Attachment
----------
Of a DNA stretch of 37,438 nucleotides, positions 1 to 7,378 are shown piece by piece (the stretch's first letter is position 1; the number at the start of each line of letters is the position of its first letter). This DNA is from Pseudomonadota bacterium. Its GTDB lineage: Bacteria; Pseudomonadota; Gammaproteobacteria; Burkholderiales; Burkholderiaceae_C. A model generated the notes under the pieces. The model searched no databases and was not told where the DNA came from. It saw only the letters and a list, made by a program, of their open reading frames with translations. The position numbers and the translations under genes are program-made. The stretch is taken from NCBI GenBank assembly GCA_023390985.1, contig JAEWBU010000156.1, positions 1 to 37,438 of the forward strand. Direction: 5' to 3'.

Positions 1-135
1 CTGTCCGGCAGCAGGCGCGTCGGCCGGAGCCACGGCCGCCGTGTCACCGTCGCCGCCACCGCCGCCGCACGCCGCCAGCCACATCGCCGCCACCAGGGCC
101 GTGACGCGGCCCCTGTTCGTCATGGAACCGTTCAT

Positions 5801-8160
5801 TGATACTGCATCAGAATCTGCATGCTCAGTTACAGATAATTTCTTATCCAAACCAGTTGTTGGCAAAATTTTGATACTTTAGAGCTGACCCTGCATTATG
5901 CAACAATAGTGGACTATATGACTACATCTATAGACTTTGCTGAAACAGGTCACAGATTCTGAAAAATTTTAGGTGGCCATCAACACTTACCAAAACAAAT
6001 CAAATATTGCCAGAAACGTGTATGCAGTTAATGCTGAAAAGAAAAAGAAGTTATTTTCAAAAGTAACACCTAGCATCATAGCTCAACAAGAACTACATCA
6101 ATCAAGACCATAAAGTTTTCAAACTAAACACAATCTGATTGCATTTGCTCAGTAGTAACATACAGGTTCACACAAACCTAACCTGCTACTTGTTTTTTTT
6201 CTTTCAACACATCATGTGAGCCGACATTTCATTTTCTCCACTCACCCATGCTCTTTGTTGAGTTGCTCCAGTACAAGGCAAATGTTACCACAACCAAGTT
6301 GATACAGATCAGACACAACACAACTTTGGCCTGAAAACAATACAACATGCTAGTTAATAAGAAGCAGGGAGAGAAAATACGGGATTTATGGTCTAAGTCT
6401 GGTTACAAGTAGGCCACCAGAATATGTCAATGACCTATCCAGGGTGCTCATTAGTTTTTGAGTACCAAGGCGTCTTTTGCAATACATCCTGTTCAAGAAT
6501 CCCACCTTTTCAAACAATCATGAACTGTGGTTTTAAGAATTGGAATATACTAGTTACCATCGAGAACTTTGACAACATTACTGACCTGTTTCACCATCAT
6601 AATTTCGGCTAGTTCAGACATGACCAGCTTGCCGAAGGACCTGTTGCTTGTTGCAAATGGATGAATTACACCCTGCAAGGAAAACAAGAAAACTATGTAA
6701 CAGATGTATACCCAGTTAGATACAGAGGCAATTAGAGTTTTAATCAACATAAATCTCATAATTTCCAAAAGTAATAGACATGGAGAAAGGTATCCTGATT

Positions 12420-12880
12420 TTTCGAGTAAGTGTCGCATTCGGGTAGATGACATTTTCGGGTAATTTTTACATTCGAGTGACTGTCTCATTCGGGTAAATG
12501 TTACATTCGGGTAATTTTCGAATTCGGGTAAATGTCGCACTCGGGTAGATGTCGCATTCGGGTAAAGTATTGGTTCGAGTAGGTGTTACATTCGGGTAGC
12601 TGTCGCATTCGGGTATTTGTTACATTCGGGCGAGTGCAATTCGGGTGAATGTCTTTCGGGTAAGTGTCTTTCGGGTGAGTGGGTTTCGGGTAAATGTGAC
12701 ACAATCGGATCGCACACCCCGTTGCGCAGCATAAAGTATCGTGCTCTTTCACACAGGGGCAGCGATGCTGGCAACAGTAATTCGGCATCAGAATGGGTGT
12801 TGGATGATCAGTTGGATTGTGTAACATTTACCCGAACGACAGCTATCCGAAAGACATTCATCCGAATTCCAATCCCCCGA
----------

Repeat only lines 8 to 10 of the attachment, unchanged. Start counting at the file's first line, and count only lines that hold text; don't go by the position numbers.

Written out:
6001 CAAATATTGCCAGAAACGTGTATGCAGTTAATGCTGAAAAGAAAAAGAAGTTATTTTCAAAAGTAACACCTAGCATCATAGCTCAACAAGAACTACATCA
6101 ATCAAGACCATAAAGTTTTCAAACTAAACACAATCTGATTGCATTTGCTCAGTAGTAACATACAGGTTCACACAAACCTAACCTGCTACTTGTTTTTTTT
6201 CTTTCAACACATCATGTGAGCCGACATTTCATTTTCTCCACTCACCCATGCTCTTTGTTGAGTTGCTCCAGTACAAGGCAAATGTTACCACAACCAAGTT